Closed Put Calendar spread -$44 I closed this trade early because it was clear the trend had changed and I didn't see any point in remaining in the trade. In retrospect, I'm glad I exited when I did.
Closed Short SPY put vertical +$192 This trade would have done better if I'd have not put the call spread on because, as I've noted, the market starting showing a lot of strength in March. Nevertheless, I managed it well enough to lock in some profit.
Closed Short EWZ put vertical +$288 This was another textbook trade. I put it on and was out in just over a week's time.
Open Diagonal spread on IWM   This is a one contract long diagonal spread. The spread is $7 wide and is well in the money with one roll already completed for $.51. With any luck, I'll get one more roll before closing for my final profit.
Open SPY Iron Condor   I put this trade on in conjunction with a video tutorial I also released (see 'What's new' above). The put side of this iron condor is closed (no surprise) and the calls are slightly being overrun (also no surprise). I've done a little trade management on this position that will help.
Open Short DIA put vertical   This trade is progressing nicely and will likely close in the next week or so.
Open SPY Iron Condor   Another iron condor spread I put on at the beginning of the week.

This has obviously been a better month than the first two months of the year. Is this simply because the market has turned bullish again or is it because I'm trading the trend and following my rules?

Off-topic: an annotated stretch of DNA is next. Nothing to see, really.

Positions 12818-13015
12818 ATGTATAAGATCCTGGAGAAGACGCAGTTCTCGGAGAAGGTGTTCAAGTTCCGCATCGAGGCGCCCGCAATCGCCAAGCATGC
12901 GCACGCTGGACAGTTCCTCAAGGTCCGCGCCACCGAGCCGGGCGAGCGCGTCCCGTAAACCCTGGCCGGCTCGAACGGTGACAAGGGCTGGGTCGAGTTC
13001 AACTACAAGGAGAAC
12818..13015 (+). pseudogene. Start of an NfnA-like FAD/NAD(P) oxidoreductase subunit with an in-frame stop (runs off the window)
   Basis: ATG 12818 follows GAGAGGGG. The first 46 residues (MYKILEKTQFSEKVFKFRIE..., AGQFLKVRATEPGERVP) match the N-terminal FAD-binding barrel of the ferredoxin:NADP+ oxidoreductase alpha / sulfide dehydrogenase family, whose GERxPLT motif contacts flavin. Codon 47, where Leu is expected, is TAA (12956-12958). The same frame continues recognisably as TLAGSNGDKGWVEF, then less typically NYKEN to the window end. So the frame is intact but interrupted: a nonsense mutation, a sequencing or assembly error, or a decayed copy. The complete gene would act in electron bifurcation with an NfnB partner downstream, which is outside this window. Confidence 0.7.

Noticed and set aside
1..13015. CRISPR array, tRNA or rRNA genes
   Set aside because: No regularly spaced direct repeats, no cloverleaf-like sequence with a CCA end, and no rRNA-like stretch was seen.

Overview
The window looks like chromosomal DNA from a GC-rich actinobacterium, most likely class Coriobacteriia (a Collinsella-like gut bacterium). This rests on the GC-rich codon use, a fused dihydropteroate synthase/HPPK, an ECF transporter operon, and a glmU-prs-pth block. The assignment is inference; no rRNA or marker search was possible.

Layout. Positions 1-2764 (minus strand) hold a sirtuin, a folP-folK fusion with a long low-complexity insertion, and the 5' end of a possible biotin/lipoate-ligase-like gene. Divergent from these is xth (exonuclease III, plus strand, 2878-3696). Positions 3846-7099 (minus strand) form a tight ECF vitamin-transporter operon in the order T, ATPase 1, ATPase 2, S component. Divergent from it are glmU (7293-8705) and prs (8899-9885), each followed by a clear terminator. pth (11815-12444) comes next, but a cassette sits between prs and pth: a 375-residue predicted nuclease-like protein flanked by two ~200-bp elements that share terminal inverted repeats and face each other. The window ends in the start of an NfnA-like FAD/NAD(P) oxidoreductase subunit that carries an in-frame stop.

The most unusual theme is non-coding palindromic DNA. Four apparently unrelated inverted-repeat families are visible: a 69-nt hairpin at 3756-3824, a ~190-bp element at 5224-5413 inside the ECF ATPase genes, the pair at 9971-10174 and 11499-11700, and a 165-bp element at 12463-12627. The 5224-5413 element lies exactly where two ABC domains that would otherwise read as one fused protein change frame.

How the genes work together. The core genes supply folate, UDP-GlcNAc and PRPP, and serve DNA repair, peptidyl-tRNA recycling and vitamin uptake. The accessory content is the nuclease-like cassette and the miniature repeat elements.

It's probably too soon to tell, but I'd like to think I'm learning from my mistakes.

By the way, I want to take a moment to address a question/observation a few people have made regarding my trade results for this year and last year. They observed that the results I listed weren't a great testament to the strategies I'm promoting. For the most part, I'd have to agree. As I acknowledged at the beginning of the year, I fought the trend for much of the latter part of 2009 and paid the price for it.

However, my personal account did much better. Why? Because for the trade tutorials, I deliberately chose trades (and still do) to illustrate trading strategies and trade management - not so much to prove they can make money. Additionally, I don't put out a trade page on every strategy I personally trade or consider trading.

That said, I will be striving to make better choices on my trades as a demonstration of selecting the appropriate strategy for the market climate and my outlook. My expectation is that 2010 will show much better results.

For more information on all of the trades I've posted as option trading tutorials, click here

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Options Trading Tip of the Month